Travel the Natchez Trace and discover the 444-mile parkway’s haunted past this fall.
by Judy Smith
As All Hallow’s Eve draws near, the veil between this world and the spirit world becomes thinner and thinner, allowing the way for spirits and ghosts to walk among the living. Nowhere are there more spirits who are forever searching, longing or seeking revenge than along the Natchez Trace. This historic piece of land has a storied past, colored with much evil, deceit and heartache.
Tales of murder and thievery committed by pirates, bootleggers and savages, tales of secret trysts and love lost and found. The story of the Natchez Trace is just as exciting and intriguing as the trail is long and winding. The Trace is steeped in legend and lore, inviting visitors to learn more about this beautiful, mysterious trail, and there’s no better time to explore than in the fall. Whether you’re hunting for ghosts or merely wanting to take in the brilliant fall color, a drive down this stretch of land won’t disappoint.
Listed on the National Register of Historic Places, the Natchez Trace is one of the most notable landmarks and tourist attractions within the state of Mississippi. The 444-mile parkway from Natchez to Nashville connects the Cumberland, Tennessee, and Mississippi rivers and offers visitors a chance to slow down and experience the South the way it was hundreds of years ago. This notable piece of land saw its share of American history, ranging from bloody battles to acts of deceit and mischief. When such treachery and evil happen in an area, spirits are often trapped there, forced to replay their moment of death or face their heartache over and over again.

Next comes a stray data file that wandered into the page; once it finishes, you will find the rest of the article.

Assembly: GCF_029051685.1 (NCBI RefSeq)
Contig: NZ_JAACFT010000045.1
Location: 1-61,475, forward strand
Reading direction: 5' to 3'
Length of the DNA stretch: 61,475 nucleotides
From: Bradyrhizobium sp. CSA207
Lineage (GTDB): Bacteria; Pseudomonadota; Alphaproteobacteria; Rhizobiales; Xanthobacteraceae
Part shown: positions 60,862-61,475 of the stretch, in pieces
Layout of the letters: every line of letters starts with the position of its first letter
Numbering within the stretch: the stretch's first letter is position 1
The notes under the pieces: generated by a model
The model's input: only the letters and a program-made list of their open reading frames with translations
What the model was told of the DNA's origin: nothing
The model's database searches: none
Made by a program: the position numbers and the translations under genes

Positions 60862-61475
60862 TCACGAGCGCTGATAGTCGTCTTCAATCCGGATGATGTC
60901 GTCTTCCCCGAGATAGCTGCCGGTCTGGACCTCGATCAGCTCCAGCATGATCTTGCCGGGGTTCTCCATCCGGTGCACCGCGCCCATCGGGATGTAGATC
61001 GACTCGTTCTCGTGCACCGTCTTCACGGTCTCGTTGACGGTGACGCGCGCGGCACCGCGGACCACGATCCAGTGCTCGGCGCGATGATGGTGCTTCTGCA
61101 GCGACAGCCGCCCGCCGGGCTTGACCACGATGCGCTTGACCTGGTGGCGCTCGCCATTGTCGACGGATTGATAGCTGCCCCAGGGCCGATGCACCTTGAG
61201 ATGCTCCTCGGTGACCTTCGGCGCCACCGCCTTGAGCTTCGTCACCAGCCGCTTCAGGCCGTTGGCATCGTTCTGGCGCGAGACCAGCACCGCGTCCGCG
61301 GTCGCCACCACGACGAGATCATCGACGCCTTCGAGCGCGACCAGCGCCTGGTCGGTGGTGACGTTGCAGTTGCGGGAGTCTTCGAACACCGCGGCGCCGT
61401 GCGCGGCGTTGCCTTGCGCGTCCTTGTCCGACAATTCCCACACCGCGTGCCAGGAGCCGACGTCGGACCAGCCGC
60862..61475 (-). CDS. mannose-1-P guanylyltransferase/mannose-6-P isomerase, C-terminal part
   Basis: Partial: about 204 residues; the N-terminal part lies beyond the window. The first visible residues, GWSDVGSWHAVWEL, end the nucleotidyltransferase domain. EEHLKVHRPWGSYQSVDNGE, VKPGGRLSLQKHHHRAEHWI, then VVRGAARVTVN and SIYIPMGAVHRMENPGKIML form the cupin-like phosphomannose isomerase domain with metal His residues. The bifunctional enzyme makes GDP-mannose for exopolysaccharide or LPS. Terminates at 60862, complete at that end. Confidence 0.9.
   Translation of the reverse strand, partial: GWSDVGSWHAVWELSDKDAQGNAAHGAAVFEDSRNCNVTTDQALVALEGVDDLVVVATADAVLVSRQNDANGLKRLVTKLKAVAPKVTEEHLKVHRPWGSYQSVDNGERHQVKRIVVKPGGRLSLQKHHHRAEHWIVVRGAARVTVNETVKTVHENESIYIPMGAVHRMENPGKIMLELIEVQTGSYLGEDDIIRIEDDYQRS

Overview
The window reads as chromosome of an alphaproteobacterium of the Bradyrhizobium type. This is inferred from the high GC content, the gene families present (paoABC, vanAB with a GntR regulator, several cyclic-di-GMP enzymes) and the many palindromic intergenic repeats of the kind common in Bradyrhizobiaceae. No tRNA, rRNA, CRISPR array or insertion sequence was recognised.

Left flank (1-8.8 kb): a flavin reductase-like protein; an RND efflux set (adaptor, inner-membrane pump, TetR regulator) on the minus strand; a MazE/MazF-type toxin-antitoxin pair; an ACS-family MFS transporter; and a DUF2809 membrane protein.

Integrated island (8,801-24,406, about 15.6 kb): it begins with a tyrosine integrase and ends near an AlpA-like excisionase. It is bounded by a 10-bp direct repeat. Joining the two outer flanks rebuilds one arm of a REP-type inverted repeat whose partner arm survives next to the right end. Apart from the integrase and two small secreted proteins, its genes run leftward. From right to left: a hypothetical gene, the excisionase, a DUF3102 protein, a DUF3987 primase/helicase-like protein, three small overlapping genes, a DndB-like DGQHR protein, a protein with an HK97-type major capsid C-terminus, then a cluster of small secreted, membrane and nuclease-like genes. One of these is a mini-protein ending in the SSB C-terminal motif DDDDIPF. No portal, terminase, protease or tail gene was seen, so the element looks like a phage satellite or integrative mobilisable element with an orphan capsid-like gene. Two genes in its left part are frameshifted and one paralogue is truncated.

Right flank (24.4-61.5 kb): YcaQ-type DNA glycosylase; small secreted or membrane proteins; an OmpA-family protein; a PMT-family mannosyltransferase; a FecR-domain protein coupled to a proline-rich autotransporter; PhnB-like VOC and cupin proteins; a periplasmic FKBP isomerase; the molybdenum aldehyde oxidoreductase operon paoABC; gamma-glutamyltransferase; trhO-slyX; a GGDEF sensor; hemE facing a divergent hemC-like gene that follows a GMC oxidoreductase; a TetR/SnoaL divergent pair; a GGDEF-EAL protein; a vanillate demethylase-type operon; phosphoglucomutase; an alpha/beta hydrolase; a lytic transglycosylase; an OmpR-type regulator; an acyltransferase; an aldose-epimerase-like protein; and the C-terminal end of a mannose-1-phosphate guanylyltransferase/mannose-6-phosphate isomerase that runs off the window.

The Trace has played host to many a ghostly tale—spine-tingling stories that will spur you to move out beneath the shadows of the majestic pines and head toward the sunshine. This stretch of road was often referred to as the Devil’s Backbone for the evil and murderous mayhem that occurred along its paths. As riverboats docked in Natchez, travelers and businessmen often used the Trace as a quick route through the countryside, but it also became the haunt of many a pirate and highwayman lurking in the shadows.
One of the most notable highwaymen was Samuel “Wolfman” Mason, who wrought a mighty resume of woe. When a reward was offered for his capture, his own men are said to have killed him and returned his head rolled in clay as proof of his death. It’s rumored that his mournful cries can still be heard and felt through the whispering pines.